Today is the day we take down The Nature of Learning Art Exhibition at the Albright-Knox Art Gallery. The show received a tremendous response from both the gallery and the general public and we are very grateful that we were able to share what we do at School 33 with the rest of the city. Many of the teachers I spoke to from other buildings were asking, "Why aren't more schools doing inquiry learning?" I wonder the same thing. It's fulfilling work that makes both teacher and student happy. It still hits the standards, but with so many added benefits.
First grade- I brought a group down to the studio who were interested in learning about brains. They immediately referenced zombies and then zombie walked to the atelier. I asked if they could show me what a brain looks like. Each student went about drawing their version of the human brain while they shared what they knew of the brain.
Taylor- The brain has lines like noodles. It looks like a bowl of noodles.
Jada- It looks like meat.
Taylor- It's round.
Camron- It looks like a taco.
At this point, the kids start to giggle because Camron had been talking about "Taco Tuesday" earlier and how he was craving tacos, so he was making a joke.
Yarilys- It has a line in the middle.
Edwin- A zomie eating a brain and the brain looks dirty. It has circles and a bunch of things.
Yarilys- It's for thinking. For doing math, doing your homework, for doing anything.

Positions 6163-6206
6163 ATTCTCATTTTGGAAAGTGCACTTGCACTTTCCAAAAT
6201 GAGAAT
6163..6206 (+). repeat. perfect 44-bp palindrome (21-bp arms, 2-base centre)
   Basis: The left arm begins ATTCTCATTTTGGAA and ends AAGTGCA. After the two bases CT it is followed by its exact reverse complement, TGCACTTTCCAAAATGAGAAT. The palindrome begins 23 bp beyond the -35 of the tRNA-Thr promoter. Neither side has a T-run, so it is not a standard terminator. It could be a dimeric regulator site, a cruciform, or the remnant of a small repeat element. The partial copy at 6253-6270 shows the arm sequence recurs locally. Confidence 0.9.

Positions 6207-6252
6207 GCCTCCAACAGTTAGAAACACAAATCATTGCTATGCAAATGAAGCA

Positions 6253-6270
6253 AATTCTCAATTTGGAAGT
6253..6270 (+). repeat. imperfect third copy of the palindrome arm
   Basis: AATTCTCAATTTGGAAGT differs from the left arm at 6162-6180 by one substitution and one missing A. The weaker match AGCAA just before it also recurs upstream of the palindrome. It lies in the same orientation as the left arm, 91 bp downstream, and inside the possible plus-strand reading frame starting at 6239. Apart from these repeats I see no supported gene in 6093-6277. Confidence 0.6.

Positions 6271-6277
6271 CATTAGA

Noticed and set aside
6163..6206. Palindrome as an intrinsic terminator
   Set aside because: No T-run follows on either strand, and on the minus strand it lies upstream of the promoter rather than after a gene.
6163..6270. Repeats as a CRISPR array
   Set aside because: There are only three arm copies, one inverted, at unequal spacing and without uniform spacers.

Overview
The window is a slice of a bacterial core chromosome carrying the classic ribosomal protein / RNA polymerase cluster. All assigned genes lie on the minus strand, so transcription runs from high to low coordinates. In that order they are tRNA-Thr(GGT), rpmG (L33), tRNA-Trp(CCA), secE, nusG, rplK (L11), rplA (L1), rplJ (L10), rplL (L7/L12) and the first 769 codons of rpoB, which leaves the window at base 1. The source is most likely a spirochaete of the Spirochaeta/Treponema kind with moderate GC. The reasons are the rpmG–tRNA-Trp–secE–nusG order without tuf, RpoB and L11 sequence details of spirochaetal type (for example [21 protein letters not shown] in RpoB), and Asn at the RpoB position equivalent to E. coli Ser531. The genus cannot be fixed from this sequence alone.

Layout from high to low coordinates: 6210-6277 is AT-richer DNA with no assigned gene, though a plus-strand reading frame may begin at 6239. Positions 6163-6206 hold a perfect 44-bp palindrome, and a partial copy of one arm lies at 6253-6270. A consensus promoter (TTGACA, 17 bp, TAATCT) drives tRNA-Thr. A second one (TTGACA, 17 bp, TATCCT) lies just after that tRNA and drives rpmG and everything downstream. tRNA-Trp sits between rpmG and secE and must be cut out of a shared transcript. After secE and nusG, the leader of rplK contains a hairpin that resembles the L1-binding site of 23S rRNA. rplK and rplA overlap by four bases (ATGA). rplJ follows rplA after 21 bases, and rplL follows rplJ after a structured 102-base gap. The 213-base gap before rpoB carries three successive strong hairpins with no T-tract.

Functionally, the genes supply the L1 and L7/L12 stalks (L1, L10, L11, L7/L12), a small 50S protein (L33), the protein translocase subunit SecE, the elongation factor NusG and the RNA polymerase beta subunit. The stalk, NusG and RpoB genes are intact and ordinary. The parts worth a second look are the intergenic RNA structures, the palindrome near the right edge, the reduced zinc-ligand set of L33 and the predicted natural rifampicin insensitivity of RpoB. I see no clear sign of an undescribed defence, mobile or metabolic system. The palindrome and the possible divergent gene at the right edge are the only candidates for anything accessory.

Aniel- You can use your brain for doing numbers.
Yarilys- It helps your body. If you need help, your brain thinks it.
Edwin- Your brain controls all of the body- your mouth, your eyes, your nose- everything! Your heart pumping, your breathing...
Taylor- The brain tells other body parts what to do- it sends messages.
I ask them what they wonder about the brain.
Jada- I want to know what color it really is.
Taylor- Pink, of course!
Yarilys- I think it's red.
Edwin- It's pink.
Aniel- It's red!
We decide to take a survey. The students vote for whether they think it's pink or red. Camron jokingly suggests blue, but the other kids are adament that it isn't blue and he says he was kidding.
We look up images of the brain to see if we can find the answer.
Yarilys- It's like a kind of brown.
Edwin- It's like gum!
The brain, we decide, is a shade of pink that happens to be the same color as used bubblegum!
Tomorrow, the students will create brain models out of clay and we will see if more "I wonder" questions come up!
The students created models of the brain. To figure out the weight of the brain, we went online and found out that the adult brain weighs about three pounds and an infant's brain weighs about a half-pound, so the students decided they needed something in the middle. They chose to use one pound for the size. They were able to weigh the clay they needed with a one pound package of modeling clay.
|Weighing the clay using non-standard units of measurement.|
|Mr. Roberts brought in stress ball brains for the kids to use for modeling.|
They thought these were the coolest things ever.
Second grade continued to work with balance:
Kindergarten students have been working on seeing lines and shapes in the things they draw. We outlined photographs of farm animals on acetate to see the lines we need to draw a little more clearly. Then, they completed observational drawings based on the lines and photographs.